Like most people, I’ve been in and out of task management systems for many years. My most recent multi-year stint was with The Bullet Journal Method and while I continue to see value in an analogue system, I’m using TickTick as my task manager of choice.
Here are a few things I’ve learned about making a task manager work for the long term. My failures with task managers in the past have all been directly attributed to a failure in one of these areas.
Your task manager needs to be the first thing you look at all the time, or at least it needs to be the default thing you go to all the time if using a task management system is going to survive life.
Walking into your office to work, open your task manager. I take this seriously enough that with iPadOS 14 (yes I’m running the beta) I have an automation that opens TickTick every day at 0500 so that it’s the first thing I see when I open my iPad to get to work.
The biggest reason I’ve fallen off the task management bandwagon is that I open my email, or something else “urgent” gets in my face and I don’t stick with the plan I set out.
I’ve talked about my Ideal Timeblocking Task Manager because I think it’s pivotal to have your tasks on a calendar if you’re going to stay on track. The problem with tasks not on a calendar is that you regularly end up with 52 things that each take 2 hours to do on a single day. It’s far too easy to commit to too much if you don’t put your tasks on a calendar.
Also, if you don’t have the duration that a task will take on that calendar, you just built a wishlist, not a task list.
I schedule my email time in the day. If I get to an email for a client that’s going to take more than 5 minutes to deal with I put that email in TickTick and schedule it for the next work block with that client.
A few years back I started checking into my hours in light of my planning afternoon on Friday. I found that if I didn’t plan my week upfront then I’d drop around 1/3 of my productivity. Yes, it may take an hour to plan my week which costs between $100-150 USD, but to drop 1/3 of my hours of productivity in a week costs me close to $1000.
I’d rather give up $150 to a planning session than $1000 to being lazy on a Friday.
No plan survives the week. As soon as Monday starts things start to shift around. This week I was supposed to write for a client, but they had website issues and I couldn’t do the work. I had 3 hours planned for the work. Instead of attempting to struggle through it, I documented the problem and sent off a support request. Then I moved all the writing tasks 2 days later and took the tasks from Thursday and moved them into the now vacant time block.
I replan at the end of every day for about 15 minutes.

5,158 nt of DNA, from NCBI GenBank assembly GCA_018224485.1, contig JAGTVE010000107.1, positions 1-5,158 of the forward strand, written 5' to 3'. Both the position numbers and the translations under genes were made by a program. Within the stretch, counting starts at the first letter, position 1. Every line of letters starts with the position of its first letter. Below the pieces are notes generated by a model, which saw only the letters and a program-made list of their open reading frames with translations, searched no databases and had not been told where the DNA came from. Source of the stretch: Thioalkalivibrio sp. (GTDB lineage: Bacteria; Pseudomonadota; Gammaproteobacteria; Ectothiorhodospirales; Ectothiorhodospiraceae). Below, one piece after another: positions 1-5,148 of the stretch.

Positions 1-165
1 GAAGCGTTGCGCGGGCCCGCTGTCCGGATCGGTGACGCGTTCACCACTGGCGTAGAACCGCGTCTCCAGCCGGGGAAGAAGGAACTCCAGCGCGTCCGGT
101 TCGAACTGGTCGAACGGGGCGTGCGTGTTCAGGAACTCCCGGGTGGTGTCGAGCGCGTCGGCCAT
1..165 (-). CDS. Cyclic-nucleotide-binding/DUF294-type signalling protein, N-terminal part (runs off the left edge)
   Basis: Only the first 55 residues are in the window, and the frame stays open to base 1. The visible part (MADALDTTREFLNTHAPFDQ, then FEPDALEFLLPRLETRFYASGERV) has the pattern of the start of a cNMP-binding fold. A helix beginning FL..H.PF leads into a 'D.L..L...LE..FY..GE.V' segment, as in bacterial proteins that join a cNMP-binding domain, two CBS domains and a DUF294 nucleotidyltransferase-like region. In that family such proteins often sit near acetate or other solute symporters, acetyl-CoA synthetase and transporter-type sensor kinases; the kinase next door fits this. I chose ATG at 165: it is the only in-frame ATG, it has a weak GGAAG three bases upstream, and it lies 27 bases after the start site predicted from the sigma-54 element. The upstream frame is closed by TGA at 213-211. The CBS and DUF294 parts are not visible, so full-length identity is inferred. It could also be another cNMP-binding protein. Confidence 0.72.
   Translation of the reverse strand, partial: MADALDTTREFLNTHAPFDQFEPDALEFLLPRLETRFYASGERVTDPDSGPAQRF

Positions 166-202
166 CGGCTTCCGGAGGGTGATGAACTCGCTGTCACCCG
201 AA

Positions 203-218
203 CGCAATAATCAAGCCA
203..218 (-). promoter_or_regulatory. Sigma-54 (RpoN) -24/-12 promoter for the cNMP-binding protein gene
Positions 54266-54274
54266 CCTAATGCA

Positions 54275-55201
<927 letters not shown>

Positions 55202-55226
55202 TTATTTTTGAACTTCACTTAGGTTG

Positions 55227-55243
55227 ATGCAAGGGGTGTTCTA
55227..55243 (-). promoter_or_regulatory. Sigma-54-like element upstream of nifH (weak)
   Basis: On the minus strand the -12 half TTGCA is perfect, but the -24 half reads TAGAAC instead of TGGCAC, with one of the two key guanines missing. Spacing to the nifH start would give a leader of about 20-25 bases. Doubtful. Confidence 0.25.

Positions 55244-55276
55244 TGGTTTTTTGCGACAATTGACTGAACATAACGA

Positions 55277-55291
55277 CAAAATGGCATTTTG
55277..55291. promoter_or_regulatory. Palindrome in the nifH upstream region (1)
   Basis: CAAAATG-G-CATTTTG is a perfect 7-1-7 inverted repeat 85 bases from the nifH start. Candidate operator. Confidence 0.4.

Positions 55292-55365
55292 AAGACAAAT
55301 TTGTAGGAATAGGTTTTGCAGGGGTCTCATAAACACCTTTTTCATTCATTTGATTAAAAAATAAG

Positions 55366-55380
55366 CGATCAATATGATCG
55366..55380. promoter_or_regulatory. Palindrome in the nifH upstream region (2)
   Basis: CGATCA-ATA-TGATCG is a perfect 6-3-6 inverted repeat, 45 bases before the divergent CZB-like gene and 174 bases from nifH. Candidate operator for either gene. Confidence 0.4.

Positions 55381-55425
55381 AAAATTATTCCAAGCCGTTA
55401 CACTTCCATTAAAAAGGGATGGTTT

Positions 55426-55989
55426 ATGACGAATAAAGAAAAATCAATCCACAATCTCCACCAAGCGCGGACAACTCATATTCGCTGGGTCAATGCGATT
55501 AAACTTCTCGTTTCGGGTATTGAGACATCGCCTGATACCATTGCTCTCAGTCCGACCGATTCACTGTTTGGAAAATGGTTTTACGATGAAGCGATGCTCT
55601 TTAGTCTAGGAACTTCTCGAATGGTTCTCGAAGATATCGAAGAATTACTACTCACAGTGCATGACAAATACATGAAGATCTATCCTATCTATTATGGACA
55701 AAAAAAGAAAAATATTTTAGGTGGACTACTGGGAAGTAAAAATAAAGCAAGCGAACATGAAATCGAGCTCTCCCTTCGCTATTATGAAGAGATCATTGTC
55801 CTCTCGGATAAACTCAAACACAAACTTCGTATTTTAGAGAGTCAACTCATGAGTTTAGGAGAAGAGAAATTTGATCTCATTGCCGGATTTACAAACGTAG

In your planning make sure you’re not building wishlists. A wishlist is a list of tasks that you hope to get done if everything goes according to plan, which it never does. I often plan a few work blocks for a single client and only put a single task in the first one and the last one, leaving the middle block unplanned.
Most times the work from block one ends up moving to block two. Then I finish that work and finally move onto block three’s work.
Each day should have at least 30% open time to accommodate your over-eager estimates on how productive you’re going to be.
Another big reason that task managers fail is that you put every single thing in them. Have a list of movies you want to watch, stick it in your task manager. Articles to read, task management FTW!
None of that crap goes in your task manager. Articles to read go into your read it later system (I like DEVONthink). Lists of things to possibly purchase in the future go in an Amazon wishlist. If your list is too big, split it up into different projects or categories.
The only time you put an article or purchase on your list is if it’s something you need to make time to do in the week or if it's a crucial step in a project.
Your task list is not a wishlist.
Finally, the specific tool you use barely matters. I use TickTick. Matt Birchler uses Things 3. The article he linked to talked about Trello.
Notion can work.
OmniFocus is fine.
Todoist looks good to you...then use it.
Don’t change tools because someone recommends something new. The cost of switching to the new system is rarely worth it. Most of the time you’re fooling yourself into thinking you’re being productive because you’re moving tasks around.
Most of the time you feel some big relief in your new task manager because you finally didn’t bother to move a bunch of tasks you were never going to do and should have deleted months ago. You would have got way more done if you simply deleted the tasks the third time you didn’t do them when you said you would.
At the same time, don’t be precious with your tools. Bullet Journal worked for me for years. Then I was getting stuff in my notebook, and stuff in Notion and I had client projects in Github. It was all too scattered.
TickTick let me centralize a bunch of my stuff in a single application.
Some future will probably have me using Things 3 or OmniFocus because how my life works at that time will best suit those tools.
I put together a short video to show you how to Archive Lists in TickTick because I had to search and figure it out.
I use both DEVONthink and Obsidian for my knowledge management. Watch this video to see how I use them both and where the line is that keeps them from fighting
Dang, that’s a bunch of videos, but there is one more.
Today as you read this I just released a full walkthrough of NotePlan 2 for macOS and iPadOS. NotePlan 2 is a cool application that is as close as I’ve seen to a digital Bullet Journal.